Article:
I’m happy to report that my documentary film project called Downtown is on schedule for completion in December. I’m finishing up cataloging the interviews this week ahead of writing the script. Two themes have emerged from the interviews: diversity and density. These themes have been consistent with our sources from the local level to the national level.
While nearly every source has mentioned diversity, each has understood it differently based upon their various points of view and hierarchy of concerns. But nearly universal among the interviews is the idea that diversity in a downtown is crucial because, when people encounter each other, good things can happen. “Things” can be so many things, but one of those things that is most important is the idea of the “other” becoming less mysterious and threatening. This gets at the heart of creating an urban community as opposed to the homogeneity that all too often accompanies sprawl.
Local sources have all mentioned various types of “threatening” people in downtown Springfield, including troubled teenagers hanging out on the Square and aggressive panhandlers.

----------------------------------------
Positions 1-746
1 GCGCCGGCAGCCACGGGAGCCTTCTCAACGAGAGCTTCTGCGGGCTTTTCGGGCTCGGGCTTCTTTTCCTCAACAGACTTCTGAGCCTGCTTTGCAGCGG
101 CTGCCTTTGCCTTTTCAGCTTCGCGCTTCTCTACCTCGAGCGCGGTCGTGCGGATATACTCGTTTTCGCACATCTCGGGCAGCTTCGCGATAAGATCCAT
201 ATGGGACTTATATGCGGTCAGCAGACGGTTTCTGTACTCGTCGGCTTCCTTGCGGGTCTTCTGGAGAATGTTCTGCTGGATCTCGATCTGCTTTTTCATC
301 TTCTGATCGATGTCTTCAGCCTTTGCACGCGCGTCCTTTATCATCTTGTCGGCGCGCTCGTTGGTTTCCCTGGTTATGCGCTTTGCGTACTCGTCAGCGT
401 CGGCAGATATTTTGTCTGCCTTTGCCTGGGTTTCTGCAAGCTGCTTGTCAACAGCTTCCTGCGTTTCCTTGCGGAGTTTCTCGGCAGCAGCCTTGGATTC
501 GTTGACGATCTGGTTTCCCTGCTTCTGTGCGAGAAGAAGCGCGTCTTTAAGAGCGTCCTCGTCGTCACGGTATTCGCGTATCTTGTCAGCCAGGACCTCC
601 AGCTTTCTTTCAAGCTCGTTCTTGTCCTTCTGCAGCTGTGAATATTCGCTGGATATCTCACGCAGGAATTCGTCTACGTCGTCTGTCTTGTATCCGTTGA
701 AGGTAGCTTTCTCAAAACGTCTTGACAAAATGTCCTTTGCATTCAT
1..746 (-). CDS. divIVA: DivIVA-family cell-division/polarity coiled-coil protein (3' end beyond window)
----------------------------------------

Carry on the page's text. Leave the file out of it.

I had an interesting encounter with two panhandlers in downtown Springfield this morning.
I have no set script for dealing with panhandlers. Since I rarely carry cash, that eliminates the uneasiness I feel about giving money. I don’t want to be funding addictions and such. I simply truthfully state “I’m sorry. I’m not carrying cash.”
But I have helped people who have asked for it when I detect (by some emotional reaction I have not reflected upon) that they have another need I can fill. For example, I gave a man and woman a blanket this past winter after asking them “Is there another way I can help you?” I asked because they appeared to me to be in real distress.
There was a woman sitting outside the Mudhouse this morning who looked in bad shape. She asked for money. I told her I had no cash, and she began asking for a meal for herself and her husband. I was a nanosecond away from saying “yes” when the husband stepped up.
He comes up from behind and finishes her request standing in my space bubble. His attitude was insistent. He also did not look in as bad a shape as she. Hmmmmmm… So I instead offered to point them to a source of help. And that’s when he said an interesting thing:
“There’s riffraff there. I don’t want to hang out with riffraff. I want to hang out with you.”
By “you” he did not mean me; he meant people like me.
But his bad kairos put me off — the concept of timing and proportion in rhetoric. His bad kairos included what I perceived as a stark difference in their conditions.
I pointed them to help and walked away. And now I’m at work cataloging the interviews and thinking about diversity.